The defense of the “rights” of the peaceful demonstrators include statements by human rights advocates that in a democracy civil disobedience is perfectly legitimate and protesters have the right to take to the streets. However, in the first place, a distinction needs to be made between disruption for disruption sake and marches of protesters who use streets rather than sidewalks due to the large number of participants. In the second place, the objective of responsible civil disobedience is to make a statement, not to cause disruptions. I have observed acts of civil disobedience in the United States, one involving the Reverend Jesse Jackson at Yale University in New Haven in which the protesters were quickly rounded up and hauled off to jail. In another rally that I witnessed at Yale, protesters against apartheid in the 1980s had previously reached an agreement with the municipal authorities and accepted that they would be jailed and fined for their actions. There was actually no “bad feelings” between the city authorities and the protesters and the details were planned ahead of time to minimize public inconvenience. This is a far cry from what is happening in Venezuela. In many if not most cases, the number of protesters do not exceed 50 people. The question can thus be asked: Why don’t they use the sidewalks?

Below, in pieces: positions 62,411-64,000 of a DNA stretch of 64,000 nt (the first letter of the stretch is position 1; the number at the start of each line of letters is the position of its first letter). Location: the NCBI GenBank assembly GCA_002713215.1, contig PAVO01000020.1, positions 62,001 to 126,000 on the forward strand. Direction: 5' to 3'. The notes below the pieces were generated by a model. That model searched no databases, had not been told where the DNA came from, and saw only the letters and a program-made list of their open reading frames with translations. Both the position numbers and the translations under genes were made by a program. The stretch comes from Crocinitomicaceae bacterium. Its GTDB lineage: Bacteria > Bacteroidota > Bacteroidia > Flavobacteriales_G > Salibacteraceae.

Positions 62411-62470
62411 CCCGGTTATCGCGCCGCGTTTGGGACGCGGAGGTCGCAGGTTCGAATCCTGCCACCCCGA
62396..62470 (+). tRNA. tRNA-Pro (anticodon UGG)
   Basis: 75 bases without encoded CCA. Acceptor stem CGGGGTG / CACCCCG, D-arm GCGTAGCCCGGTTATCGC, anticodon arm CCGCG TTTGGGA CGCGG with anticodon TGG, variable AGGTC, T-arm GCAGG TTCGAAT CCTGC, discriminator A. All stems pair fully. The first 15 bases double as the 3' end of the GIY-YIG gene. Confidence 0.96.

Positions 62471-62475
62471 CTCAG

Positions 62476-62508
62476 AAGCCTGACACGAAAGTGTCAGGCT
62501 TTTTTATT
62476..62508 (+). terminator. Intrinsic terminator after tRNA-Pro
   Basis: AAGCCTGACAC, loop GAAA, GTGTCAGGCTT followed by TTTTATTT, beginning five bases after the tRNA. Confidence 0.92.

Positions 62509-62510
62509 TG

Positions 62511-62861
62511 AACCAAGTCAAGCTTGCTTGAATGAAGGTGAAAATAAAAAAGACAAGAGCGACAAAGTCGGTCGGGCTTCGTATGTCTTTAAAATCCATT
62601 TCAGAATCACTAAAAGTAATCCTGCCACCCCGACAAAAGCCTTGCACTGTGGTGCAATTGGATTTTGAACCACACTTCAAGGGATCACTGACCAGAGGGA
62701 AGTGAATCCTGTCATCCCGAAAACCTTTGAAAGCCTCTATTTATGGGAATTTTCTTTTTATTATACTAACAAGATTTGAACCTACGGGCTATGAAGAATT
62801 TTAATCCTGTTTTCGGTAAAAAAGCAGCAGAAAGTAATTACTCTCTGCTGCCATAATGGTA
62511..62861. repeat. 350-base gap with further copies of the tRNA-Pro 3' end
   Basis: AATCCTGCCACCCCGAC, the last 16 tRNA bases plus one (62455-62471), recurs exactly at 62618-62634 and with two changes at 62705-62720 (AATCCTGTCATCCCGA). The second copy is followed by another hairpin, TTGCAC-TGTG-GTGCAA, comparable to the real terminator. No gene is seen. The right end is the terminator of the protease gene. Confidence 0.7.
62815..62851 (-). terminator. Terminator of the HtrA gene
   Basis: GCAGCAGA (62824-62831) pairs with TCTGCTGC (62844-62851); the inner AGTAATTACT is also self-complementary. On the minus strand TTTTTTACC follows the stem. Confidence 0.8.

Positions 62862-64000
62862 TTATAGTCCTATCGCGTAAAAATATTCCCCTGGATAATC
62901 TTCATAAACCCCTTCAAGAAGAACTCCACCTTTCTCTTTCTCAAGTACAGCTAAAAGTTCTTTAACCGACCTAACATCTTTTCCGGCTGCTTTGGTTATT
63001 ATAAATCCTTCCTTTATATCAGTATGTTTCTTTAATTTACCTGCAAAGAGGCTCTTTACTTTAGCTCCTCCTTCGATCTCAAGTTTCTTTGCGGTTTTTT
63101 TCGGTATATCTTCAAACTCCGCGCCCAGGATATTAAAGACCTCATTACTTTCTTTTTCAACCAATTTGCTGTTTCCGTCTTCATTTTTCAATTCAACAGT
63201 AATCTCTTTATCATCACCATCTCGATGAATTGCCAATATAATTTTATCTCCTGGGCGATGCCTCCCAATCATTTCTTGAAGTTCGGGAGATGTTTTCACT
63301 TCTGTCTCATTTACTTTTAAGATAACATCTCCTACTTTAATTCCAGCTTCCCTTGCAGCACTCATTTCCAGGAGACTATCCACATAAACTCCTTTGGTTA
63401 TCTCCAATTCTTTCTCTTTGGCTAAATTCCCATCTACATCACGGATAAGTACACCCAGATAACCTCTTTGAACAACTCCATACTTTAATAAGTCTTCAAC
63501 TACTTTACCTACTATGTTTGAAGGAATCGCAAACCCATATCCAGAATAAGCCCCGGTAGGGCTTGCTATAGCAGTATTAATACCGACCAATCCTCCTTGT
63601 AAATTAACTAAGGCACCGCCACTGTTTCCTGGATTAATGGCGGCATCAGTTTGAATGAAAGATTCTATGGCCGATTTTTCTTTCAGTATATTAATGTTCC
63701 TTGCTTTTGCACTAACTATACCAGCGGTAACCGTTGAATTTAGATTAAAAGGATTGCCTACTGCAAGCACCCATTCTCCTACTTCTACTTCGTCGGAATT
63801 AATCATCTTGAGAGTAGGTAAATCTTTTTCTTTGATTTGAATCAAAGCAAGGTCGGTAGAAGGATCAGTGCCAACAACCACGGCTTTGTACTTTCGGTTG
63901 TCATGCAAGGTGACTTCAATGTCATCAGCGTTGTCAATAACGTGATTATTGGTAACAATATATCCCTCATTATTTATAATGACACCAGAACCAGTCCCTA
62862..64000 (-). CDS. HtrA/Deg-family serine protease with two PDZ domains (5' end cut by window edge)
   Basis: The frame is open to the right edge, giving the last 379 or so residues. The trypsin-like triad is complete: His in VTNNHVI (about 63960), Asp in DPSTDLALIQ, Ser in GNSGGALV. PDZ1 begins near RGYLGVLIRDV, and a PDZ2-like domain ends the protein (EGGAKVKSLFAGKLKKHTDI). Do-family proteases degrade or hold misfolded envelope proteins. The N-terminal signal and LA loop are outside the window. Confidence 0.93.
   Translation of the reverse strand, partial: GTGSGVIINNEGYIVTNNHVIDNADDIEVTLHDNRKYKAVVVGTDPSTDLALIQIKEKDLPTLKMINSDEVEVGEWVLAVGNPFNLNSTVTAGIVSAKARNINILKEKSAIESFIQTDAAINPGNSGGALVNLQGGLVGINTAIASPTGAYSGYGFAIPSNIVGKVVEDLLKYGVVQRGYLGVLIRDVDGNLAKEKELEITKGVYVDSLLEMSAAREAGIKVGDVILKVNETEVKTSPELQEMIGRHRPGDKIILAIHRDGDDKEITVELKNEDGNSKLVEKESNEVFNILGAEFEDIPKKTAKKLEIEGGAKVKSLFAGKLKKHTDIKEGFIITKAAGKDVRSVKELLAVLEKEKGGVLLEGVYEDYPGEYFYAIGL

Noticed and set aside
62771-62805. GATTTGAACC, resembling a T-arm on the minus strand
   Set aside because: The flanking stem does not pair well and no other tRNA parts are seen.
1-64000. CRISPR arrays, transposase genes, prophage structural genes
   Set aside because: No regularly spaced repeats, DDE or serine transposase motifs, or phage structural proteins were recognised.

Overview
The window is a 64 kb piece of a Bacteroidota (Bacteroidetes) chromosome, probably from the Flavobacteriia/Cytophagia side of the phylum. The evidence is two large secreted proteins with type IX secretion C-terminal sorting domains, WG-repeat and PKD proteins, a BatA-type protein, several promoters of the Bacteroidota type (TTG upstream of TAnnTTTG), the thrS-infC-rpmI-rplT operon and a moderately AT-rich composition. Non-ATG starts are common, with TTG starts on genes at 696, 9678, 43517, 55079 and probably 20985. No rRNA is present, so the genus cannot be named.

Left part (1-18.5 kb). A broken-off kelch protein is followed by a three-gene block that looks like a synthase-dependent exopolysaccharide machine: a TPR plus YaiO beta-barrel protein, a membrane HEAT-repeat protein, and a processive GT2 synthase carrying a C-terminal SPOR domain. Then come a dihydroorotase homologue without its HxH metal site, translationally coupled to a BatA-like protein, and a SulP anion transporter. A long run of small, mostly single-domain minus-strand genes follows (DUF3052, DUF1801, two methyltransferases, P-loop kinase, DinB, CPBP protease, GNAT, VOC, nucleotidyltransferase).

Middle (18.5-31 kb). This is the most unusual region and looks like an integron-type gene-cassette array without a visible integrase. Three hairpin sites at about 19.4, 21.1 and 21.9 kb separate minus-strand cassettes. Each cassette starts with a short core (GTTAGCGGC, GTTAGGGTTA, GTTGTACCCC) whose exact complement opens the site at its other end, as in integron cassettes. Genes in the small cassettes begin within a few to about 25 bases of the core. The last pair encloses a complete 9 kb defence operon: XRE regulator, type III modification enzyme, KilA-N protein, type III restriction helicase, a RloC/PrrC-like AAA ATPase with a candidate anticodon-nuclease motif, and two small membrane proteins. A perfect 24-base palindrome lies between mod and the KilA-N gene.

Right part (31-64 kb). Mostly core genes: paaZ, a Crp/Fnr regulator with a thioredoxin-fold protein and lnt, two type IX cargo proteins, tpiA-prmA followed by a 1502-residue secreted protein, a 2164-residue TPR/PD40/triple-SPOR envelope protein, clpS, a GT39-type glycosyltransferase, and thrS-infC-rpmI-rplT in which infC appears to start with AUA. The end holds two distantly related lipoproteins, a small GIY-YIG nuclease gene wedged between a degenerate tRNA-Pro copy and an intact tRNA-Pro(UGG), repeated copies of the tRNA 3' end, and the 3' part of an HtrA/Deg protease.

There is another area of convergence between the peaceful and violent protesters which is a further justification for prosecuting both. Although the opposition sometimes denies this, or tries to play it down, the protesters of both groups are calling for regime change as embodied in their main slogan “la salida” (“exit”).